In my approach, the practitioner’s purpose should be to facilitate the accomplishing of whatever the participant’s goals and purposes are for having the sessions. And so, for me, there is nothing more satisfying than when the participant can say that they have accomplished their goals through our sessions.
One occurrence that has occasionally happened in the history of related and preceding counseling paradigms is what has been called “going up the pole”, or “ascensions”, in which a very high spiritual state of existence and ability is realized, only to later drop down and out of that state and those abilities, which is extremely disturbing to experience. When this has happened, the being typically becomes obsessed with regaining that state.
It sometimes has been experienced through the “auditing” procedures of Scientology, from whence the “going up the pole” expression comes, the thinking there being that the participant was “over his or her head”, and the state was beyond their ability to maintain. Alan Walter had been a key researcher/developer of Scientology techniques, and later left the group to continue to progress in new and further reaching ideas and procedures. Alan used the “ascension” term, and had his own concept of it, this being that one transcended the adopted and/or created persona that they had been encumbered in and moved up to another, more advanced, knowing and powerful persona, which then exposed them to more formidable phenomena, which in turn drove them to “crash”, in his terms, “ascension crash”. I have observed that every person who has had this happen has become obsessed with regaining the state, and only participates in sessions after that to pursue regaining the state, and, using conventional paradigms, become frustrated and disappointed.
Alan did develop an “Ascension Crash” restoration procedure, but when I looked it over, I found it to be long and complex, requiring on average, probably over 15 hours or more of session time, and I questioned in my mind whether or not it would necessarily reliably fully and stably restore the ascension state, although I was impressed with some of the techniques involved.
To this end, I gave the situation some thought, and I did come up with a technique that, in one single session, resolved at the very minimum, the obsession about the state. Interestingly, the obsession is gone so suddenly and thoroughly that most commonly, the participant will continue forward without voicing any recognition, after that session, that they ever had such an obsession, and only think about what is on their mind now.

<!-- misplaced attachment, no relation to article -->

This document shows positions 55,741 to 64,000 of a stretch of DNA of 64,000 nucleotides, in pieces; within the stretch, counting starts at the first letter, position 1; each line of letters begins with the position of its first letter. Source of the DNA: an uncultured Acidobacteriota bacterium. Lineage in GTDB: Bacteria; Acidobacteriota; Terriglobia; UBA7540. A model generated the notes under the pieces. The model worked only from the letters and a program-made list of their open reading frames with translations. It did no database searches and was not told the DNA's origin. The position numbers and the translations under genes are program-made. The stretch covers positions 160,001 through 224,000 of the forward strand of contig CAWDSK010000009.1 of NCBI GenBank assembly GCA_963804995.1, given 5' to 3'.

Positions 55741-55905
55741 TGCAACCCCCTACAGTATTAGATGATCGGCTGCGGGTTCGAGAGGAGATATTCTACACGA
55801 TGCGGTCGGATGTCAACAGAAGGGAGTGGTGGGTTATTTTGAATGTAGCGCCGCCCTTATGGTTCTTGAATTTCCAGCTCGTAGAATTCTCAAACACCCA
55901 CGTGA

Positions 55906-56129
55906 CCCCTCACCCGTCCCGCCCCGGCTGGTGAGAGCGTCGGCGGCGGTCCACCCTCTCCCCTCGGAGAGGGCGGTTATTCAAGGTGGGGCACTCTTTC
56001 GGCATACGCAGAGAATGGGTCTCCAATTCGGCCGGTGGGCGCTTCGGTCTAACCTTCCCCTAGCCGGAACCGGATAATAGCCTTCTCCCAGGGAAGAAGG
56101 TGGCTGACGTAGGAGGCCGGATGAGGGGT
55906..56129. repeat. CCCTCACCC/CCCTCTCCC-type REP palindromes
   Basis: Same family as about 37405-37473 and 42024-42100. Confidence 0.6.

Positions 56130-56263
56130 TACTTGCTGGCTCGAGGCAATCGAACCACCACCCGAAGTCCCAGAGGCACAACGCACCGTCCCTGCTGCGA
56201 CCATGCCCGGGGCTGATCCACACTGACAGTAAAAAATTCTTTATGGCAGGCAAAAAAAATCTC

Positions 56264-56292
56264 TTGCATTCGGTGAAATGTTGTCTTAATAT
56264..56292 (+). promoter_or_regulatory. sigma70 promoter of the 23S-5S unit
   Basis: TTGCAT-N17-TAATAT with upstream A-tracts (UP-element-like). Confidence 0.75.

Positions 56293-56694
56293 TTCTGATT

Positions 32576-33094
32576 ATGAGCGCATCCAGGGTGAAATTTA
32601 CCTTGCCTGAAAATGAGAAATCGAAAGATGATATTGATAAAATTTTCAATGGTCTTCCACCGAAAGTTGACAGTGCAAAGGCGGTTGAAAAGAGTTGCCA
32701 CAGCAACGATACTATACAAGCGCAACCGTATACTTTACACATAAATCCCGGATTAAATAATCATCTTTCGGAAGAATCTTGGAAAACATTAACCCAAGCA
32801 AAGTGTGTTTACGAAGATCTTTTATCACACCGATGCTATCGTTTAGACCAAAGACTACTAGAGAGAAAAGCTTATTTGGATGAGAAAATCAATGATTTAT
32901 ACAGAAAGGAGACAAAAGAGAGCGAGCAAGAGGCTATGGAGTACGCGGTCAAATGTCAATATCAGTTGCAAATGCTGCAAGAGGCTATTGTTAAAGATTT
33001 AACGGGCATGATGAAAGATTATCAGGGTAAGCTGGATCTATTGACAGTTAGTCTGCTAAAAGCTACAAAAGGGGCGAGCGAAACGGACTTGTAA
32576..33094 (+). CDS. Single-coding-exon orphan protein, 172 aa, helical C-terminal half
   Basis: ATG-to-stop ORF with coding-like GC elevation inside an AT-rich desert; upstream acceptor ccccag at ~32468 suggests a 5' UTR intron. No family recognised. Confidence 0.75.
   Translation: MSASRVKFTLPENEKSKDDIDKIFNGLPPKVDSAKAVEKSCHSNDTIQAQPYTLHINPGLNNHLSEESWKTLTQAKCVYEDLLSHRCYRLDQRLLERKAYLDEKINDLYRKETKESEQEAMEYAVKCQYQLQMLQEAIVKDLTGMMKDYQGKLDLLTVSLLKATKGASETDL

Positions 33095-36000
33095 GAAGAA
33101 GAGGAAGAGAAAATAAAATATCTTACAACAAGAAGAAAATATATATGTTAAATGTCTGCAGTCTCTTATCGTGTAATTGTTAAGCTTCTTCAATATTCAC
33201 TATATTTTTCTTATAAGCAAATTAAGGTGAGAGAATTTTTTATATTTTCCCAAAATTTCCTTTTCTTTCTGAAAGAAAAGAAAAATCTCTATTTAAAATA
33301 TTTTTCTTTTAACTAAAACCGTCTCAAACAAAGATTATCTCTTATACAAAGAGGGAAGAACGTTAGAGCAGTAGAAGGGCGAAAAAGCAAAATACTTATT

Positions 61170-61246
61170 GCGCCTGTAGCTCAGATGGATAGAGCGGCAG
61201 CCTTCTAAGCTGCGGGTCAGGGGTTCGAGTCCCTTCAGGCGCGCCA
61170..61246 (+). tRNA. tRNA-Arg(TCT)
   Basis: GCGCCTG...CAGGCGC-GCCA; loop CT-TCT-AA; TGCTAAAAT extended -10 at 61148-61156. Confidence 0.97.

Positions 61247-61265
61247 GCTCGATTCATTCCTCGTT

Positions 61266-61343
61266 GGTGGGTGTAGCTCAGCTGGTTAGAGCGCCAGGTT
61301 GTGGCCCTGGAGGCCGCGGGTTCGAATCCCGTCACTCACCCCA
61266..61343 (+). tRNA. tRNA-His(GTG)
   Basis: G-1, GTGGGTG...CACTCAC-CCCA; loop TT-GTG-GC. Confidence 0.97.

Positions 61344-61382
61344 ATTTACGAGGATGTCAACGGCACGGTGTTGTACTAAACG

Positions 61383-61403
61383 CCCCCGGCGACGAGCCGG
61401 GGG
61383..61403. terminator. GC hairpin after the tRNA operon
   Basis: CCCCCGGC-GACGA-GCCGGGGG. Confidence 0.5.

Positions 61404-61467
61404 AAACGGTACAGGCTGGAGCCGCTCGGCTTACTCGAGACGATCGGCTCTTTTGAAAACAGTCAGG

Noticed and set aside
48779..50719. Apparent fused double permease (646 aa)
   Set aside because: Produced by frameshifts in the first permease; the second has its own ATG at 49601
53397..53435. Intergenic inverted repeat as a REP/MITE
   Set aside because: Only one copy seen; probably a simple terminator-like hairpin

I.M. Had been a Scientology “mission holder” and had done the full Scientology “bridge” (the full gamut of available techniques, from bottom to top) through “original OT VII” in those times before leaving Scientology in 1980. She came to me after seeing one of my videos about identity processing that struck a chord for her. She was stuck in “ascension crash” state, obsessed with regaining the high spiritual state that had come and gone for her.
Through our session today, she recognized having now fully and stably accomplished her ascension, in her own terms,
“The ability to postulate (create purely through thought and decision) and have things happen creatively now!”
I.M. went on to say,
“I don’t know that I’ll ever need more sessions!”
That last statement, in my perspective, is the most wonderful thing a practitioner like myself could hope to hear a participant say.
After the session, I.M. volunteered the following:
“I’d like to share some thoughts about Dexter. His perceptions and abilities to know what to attack and when, along with his ability to see the person in front of him put him in a very special category as an auditor (Therapeutic Spiritual Counselor).
Having had extensive auditing experiences on both sides of the table, I am in a position to know someone who knows what he’s doing and is creative. You go, Dexter!”
– I.M., February 24, 2017